Posturing vs. authenticity in our work lives

If you’ve spent a lot of time in meetings, seminars, conferences, and other such gatherings that are part of our information society, then you’ve probably encountered the contrasts between posturing and authenticity. I’d like to explore this for a few minutes.

This week I’m reflecting upon the annual Workshop on Transforming Humiliation and Violent Conflict, sponsored by the Human Dignity and Humiliation Studies (HumanDHS) network and hosted by Columbia University in New York City last Thursday and Friday. Participating in this workshop has become a more-or-less annual ritual for me, and one of the most meaningful. It’s a global gathering of scholars, practitioners, activists, and students committed to advancing human dignity. I like these folks a lot; simply being around them makes me a better person.

One of the workshop’s most endearing aspects is the quality of authenticity that participants bring to it. There is something very real about this gathering. There’s more genuine exchange and a lot less posturing over the course of this two-day event than you’ll find at many programs heavily populated by academics and professionals.

What do I mean by posturing? In the context of meetings and conferences, posturing is the practice of saying “learned” things or raising “clever” questions primarily to make an impression, rather than to enrich a discussion. The two fields I am most familiar with, academe and law, are positively rife with posturing.

Yup, I’ve engaged in posturing, especially as a younger professor. But thankfully, especially during the past decade, I feel like I’ve discovered my authentic voice. In this mode, I’m in alignment with my values and consequently much less prone to getting caught up in superficial attempts to manage impressions.

The authenticity vs. posturing question brings up deeper, important questions about how we reach that place of alignment and present ourselves to our colleagues and co-workers: What is one’s natural persona in a vocational or professional setting? How are we authentic or not in such settings? What’s the difference between becoming real versus constructing an artificial self?

Especially when we’re new to a given field or group of people, we tend to want to make a good impression. That’s natural. Especially as neophytes, we may engage in posturing as a mask for feeling unsure of ourselves or to mold ourselves to external expectations. That’s natural, too. But what happens when managing impressions becomes the end game, rather than creating and discovering our more authentic, substantive groove? Evolving away from the former and toward the latter is a key part of our growth and development, on the job and elsewhere.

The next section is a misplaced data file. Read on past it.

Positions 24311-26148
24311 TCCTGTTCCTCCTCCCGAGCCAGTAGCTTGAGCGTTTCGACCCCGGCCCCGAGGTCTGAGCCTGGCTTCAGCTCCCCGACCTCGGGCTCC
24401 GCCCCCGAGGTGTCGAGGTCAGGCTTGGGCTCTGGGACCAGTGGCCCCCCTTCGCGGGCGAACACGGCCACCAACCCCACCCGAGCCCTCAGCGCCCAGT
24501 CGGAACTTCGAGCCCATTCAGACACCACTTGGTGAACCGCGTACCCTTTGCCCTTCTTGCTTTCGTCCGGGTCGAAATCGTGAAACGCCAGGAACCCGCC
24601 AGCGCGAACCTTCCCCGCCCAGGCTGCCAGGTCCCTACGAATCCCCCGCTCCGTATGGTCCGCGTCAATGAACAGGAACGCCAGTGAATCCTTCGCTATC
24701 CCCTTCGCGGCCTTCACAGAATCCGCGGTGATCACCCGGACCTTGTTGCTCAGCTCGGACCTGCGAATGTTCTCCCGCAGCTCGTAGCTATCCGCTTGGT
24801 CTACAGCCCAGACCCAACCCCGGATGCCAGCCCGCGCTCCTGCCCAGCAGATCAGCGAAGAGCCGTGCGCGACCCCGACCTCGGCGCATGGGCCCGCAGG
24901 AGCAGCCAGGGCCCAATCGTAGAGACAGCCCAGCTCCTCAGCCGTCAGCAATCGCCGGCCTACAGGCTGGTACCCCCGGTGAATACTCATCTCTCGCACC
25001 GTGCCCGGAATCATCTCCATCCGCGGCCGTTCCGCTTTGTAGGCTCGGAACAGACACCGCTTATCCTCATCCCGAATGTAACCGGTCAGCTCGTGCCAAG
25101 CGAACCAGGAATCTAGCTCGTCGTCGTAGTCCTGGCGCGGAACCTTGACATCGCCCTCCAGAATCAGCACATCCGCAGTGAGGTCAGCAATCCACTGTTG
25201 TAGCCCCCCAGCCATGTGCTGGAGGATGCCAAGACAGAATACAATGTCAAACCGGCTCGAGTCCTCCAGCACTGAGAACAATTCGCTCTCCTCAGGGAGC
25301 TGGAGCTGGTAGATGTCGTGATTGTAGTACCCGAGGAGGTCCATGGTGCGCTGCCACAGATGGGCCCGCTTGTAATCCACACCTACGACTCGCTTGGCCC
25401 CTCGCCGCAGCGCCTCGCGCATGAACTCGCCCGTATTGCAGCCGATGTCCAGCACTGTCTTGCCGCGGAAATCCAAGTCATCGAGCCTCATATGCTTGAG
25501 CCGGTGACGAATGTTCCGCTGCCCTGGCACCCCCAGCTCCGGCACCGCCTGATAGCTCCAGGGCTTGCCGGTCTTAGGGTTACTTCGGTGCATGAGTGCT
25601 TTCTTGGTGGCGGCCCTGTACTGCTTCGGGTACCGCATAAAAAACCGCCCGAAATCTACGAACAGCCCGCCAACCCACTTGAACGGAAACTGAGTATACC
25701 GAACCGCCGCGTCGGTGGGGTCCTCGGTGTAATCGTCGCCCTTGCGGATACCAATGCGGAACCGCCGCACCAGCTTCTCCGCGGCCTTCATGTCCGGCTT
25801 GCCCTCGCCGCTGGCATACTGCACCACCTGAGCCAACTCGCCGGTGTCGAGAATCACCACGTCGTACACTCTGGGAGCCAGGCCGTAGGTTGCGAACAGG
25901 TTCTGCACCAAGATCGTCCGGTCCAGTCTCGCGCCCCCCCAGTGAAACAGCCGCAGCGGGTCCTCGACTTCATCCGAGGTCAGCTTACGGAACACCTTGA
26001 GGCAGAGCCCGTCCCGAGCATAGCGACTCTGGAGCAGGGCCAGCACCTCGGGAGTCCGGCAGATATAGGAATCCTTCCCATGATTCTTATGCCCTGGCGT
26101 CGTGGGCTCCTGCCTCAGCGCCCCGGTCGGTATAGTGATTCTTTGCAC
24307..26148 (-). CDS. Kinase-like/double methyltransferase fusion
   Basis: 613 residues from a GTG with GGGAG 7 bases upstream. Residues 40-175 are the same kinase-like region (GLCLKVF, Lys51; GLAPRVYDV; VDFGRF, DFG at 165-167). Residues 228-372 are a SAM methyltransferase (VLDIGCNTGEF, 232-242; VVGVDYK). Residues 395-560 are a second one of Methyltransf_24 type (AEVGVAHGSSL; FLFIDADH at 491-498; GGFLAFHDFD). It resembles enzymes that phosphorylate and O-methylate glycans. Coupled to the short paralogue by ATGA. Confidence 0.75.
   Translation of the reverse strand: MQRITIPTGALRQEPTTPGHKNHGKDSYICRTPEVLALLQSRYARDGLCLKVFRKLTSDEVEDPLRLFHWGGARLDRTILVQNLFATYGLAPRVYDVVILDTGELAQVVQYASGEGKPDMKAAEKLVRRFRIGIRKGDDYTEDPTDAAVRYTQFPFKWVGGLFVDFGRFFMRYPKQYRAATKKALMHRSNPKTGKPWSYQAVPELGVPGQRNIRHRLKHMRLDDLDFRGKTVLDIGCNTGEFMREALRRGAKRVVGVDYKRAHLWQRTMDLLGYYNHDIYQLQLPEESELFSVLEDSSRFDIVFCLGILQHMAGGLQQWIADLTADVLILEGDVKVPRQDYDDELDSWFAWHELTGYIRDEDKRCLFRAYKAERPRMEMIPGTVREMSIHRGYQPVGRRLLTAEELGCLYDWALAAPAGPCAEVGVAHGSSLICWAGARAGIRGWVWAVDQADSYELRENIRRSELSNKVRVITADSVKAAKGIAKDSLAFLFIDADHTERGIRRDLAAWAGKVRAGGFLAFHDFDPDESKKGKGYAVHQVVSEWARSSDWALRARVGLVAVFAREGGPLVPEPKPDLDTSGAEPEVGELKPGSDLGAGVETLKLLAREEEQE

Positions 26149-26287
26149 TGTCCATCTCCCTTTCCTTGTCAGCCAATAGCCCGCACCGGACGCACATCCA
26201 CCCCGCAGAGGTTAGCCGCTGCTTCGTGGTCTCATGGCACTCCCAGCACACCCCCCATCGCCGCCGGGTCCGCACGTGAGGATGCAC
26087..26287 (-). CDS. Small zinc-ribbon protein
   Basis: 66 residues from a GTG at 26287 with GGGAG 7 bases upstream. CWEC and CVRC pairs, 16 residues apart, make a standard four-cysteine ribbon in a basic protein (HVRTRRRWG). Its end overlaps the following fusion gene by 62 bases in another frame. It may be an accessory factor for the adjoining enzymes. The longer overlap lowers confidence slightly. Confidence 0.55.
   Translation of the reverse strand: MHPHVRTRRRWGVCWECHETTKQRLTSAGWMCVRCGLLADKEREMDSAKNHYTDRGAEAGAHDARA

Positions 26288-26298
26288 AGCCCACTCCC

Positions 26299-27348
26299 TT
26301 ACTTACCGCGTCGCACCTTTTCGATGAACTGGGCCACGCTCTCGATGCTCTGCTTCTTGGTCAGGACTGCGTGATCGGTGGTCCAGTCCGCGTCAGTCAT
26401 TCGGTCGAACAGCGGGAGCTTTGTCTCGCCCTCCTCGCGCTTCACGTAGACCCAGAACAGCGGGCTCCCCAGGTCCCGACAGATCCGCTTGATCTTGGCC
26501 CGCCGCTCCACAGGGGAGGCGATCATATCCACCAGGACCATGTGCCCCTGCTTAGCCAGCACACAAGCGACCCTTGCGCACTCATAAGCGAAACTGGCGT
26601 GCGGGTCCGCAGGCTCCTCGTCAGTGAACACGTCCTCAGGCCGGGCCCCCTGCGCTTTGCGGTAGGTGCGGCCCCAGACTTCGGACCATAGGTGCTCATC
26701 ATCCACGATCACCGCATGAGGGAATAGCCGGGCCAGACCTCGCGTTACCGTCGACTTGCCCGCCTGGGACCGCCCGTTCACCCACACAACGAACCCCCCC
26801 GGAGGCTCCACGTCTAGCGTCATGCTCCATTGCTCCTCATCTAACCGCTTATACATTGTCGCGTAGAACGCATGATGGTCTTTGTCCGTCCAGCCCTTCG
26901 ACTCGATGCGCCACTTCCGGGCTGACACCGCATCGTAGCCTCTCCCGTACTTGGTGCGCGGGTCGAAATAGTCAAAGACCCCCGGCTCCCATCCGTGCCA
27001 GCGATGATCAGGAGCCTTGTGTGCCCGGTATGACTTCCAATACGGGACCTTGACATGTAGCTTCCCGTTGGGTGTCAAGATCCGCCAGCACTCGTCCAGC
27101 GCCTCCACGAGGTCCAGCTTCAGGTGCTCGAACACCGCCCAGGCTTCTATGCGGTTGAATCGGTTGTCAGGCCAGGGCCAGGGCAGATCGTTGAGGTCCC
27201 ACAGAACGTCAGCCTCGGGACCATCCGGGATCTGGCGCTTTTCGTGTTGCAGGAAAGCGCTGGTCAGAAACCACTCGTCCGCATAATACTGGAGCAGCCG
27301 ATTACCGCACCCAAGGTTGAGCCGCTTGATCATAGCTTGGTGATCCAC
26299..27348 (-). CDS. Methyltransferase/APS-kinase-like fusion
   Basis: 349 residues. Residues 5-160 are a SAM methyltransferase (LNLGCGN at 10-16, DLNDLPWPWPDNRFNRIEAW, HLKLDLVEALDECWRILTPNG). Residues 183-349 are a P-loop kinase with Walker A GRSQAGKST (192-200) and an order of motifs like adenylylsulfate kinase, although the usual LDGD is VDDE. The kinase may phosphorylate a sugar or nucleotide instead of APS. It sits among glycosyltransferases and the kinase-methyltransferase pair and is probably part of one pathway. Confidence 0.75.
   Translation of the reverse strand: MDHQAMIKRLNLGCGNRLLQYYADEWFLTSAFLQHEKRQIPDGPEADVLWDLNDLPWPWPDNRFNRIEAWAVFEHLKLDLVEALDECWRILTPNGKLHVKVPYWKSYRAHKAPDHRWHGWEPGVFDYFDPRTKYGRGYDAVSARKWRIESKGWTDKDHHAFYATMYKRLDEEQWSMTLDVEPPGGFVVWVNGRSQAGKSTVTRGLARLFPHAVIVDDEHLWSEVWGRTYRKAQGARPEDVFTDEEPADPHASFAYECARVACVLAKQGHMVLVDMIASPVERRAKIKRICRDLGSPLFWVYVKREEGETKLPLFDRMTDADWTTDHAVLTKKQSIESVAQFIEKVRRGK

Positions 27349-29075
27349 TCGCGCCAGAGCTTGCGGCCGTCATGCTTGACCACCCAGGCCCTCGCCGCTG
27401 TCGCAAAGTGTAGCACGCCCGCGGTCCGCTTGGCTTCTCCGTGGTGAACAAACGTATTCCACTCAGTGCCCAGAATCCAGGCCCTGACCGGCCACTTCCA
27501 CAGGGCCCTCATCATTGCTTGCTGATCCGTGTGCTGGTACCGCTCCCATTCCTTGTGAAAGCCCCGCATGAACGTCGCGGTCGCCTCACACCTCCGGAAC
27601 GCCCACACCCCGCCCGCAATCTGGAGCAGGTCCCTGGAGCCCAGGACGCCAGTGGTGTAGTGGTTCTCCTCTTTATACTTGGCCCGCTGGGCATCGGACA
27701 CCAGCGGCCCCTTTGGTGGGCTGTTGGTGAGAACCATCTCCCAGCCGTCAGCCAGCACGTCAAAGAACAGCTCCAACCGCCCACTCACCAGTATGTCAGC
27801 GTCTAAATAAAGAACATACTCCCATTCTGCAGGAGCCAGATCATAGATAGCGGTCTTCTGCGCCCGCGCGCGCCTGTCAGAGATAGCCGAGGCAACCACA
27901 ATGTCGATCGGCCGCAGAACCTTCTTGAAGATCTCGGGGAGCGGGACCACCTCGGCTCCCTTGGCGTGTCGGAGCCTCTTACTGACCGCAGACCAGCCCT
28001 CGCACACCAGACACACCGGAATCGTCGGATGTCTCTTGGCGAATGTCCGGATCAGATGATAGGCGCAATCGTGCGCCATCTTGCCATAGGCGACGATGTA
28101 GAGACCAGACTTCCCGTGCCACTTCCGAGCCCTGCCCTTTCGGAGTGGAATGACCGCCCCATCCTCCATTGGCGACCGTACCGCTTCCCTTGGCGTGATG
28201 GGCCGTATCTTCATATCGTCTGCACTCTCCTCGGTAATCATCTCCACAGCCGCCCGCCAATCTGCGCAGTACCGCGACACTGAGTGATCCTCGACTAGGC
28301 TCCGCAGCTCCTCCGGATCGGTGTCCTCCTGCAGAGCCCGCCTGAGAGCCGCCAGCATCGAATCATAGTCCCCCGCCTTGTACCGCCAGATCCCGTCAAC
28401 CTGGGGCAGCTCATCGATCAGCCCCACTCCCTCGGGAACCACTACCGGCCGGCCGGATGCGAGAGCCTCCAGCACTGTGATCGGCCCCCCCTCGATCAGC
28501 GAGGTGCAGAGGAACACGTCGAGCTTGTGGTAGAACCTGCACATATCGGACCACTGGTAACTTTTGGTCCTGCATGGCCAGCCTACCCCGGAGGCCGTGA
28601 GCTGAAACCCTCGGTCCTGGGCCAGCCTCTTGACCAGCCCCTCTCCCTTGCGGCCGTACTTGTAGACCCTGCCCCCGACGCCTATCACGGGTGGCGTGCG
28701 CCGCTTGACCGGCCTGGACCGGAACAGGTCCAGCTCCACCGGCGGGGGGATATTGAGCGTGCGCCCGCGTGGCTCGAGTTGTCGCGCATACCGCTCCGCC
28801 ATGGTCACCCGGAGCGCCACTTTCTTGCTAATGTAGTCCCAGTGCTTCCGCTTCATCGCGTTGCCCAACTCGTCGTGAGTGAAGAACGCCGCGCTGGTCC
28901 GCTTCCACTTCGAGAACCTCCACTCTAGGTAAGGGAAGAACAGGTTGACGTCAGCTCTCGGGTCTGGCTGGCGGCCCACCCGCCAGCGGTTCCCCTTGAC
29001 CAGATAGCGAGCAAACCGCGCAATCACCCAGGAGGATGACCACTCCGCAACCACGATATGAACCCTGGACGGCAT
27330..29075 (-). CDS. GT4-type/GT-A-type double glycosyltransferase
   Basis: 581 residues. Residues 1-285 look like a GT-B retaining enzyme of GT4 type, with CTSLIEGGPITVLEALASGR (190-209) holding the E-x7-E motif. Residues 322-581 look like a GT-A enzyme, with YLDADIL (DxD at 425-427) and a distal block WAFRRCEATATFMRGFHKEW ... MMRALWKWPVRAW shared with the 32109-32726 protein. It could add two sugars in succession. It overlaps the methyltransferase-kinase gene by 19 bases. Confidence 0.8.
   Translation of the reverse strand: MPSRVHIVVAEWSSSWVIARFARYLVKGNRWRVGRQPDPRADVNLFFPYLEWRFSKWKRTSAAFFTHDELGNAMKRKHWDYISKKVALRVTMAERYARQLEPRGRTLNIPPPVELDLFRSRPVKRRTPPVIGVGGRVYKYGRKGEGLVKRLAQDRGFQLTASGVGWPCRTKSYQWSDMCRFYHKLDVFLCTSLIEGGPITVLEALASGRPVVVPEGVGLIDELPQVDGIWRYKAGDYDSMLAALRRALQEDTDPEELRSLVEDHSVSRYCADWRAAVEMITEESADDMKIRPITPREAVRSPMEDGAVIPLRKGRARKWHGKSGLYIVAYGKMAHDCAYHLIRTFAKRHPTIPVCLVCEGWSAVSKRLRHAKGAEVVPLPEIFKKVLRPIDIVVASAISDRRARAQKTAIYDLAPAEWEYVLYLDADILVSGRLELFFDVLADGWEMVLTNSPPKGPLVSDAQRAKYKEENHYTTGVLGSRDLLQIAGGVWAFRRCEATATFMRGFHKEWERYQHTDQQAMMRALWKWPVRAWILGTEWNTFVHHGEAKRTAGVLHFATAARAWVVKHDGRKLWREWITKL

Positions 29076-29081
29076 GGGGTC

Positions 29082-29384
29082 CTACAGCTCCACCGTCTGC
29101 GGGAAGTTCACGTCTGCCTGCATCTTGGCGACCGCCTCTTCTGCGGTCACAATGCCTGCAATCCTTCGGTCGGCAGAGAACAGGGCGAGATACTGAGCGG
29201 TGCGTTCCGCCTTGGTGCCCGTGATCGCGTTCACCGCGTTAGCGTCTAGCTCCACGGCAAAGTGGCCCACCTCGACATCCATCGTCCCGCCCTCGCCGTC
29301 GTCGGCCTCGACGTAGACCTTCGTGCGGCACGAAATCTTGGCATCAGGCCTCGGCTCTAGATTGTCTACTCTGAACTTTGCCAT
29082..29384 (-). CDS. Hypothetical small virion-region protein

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3 responses

  1. I’m not sure what all has to happen for people to get to the place you are at now, i.e., being authentic vs. posturing. Perhaps that journey is different for different people. For most of us, we do what we know until something or some things happen that teach us otherwise. I’ve little doubt that most people even are aware that what they are doing is posturing. Unfortunately, there is much more in the world that reinforces our detachment from authenticity than our growing towards it or being in it.

    The workplace, it seems to me, is one of the most dangerous places to be authentic. I often see people rewarded for posturing. Very, very seldom can I say the same for someone showing or expressing authenticity. In fact, I can’t even remember the last time that happened.

    Your column yesterday talked about emotional detachment in a dysfunctional workplace. I’m not sure what place emotional detachment has when being authentic. I do believe dysfunctional workplaces take their toll – even when one can do a good job of trying to stay out of the fray, emotionally or otherwise.

    I think you are fortunate to be able to be in the position you are in now. Truly fortunate.

    • Thank you for your good comments. My thoughts on this are still in development, but I’m referring to authenticity as an internal place as well as outward behavior. In that way, for example, emotional detachment can be a much more authentic response to a bad work environment than twisting one’s self out of shape to play an unpleasant game.

      Alas, I agree that posturing is rewarded more than authenticity in many workplaces and occupations. Speaking personally, I know that I’ve implicitly passed on certain opportunities for conventional advancement or recognition, and felt dismissed by some, by not playing the posturing game. I know I’m not alone in that. The human dignity workshop I wrote about was filled with people who have made similar choices. But it’s a tradeoff that feels, well, authentic.🙂

  2. DR stated it perfectly. Healthly environments in nursing are not to be found. My experience in nursing has been if you keep your mouth shut you will be rewarded.

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